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Is there any way to lock (synchronize) a row in a two dimensional array in java? I want just to update some entries in one specific row and lock only that row rather than entire array?

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Do you know the index of the row before hand, or do you have a way to determine when you reach that specific row? Also, are you using a regular array, or one of the java collection classes? – Paul Richter Nov 20 '12 at 19:35
    
@Teeg, I am using Java Collection classes (an ArrayList of ArrayList of objects) and i determine the row index before hand. Does java synchronized command can be operated on any granularity of java objects (eg. can i do synchronized { HashMap.get(key),.... } where the key itself is an object or java collection object? – user1622127 Nov 20 '12 at 20:58
    
I haven't done this sort of thing all that much, but I believe Brian Agnew's answer answers that question; he wrote what I was going to write anyways. Its basically wrapping your operations in a synchronized block, no matter how small the operation. Also, I think Bhesh Gurung's answer is very important; it might be easier, and more maintainable, to wrap your array/collection in some kind of manager class, with a synchronized method which does what you're asking about in your question. Either approach should work. – Paul Richter Nov 20 '12 at 21:48

To be clear, you synchronise on an object. To synchronise on the 3rd row of an array (bearing in mind the indexing from 0):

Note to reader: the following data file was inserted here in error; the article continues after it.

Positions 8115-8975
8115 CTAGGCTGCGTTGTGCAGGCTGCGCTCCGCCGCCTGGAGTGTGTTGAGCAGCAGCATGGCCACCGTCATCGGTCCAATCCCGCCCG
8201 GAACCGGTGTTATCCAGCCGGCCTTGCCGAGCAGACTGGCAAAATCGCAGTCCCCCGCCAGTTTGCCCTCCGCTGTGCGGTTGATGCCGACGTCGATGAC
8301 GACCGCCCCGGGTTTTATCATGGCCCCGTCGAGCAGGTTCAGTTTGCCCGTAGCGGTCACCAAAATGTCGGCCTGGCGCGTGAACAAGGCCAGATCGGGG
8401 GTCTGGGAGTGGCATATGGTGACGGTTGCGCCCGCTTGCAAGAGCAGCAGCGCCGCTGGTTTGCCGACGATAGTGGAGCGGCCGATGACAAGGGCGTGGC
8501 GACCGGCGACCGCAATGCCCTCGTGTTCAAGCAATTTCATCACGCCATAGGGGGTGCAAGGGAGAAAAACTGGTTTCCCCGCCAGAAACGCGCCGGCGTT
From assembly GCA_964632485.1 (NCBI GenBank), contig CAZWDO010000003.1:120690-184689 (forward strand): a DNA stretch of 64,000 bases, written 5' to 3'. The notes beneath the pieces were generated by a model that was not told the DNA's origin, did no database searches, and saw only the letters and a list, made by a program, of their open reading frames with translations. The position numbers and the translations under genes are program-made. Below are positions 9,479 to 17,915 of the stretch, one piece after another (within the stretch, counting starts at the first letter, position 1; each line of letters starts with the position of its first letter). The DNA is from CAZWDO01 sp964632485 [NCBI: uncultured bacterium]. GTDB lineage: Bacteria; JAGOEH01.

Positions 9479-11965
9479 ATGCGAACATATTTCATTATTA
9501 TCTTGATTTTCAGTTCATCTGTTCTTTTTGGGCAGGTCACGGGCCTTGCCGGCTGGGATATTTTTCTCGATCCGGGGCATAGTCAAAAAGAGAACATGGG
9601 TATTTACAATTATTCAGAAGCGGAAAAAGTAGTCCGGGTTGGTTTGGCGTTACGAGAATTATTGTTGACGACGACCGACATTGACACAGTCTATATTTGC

String[][] array = ....
synchronize(array[2]) {
}

for example.

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That's a one-dimensional array. Also, it only protects the object itself, not its position in the array. – CPerkins Nov 20 '12 at 19:36
    
No. It's locking the 3rd row (indexing from zero) – Brian Agnew Nov 20 '12 at 19:38
    
Does that stop another thread from modifying that row? Isn't it just using the row as a lock? – Bhesh Gurung Nov 20 '12 at 19:45
    
@BheshGurung, both are true. – Serg Nov 20 '12 at 20:05
    
It's no different to any other lock. If another thread doesn't try to obtain the monitor then it can do whatever it wants – Brian Agnew Nov 20 '12 at 20:05

We synchronize a block of code, not a data structure.

You should encapsulate that array and synchronize the access to it (according to your requirement), to make it thread-safe.

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+1 for the encapsulation. I think that's important in this scenario – Brian Agnew Nov 20 '12 at 20:06

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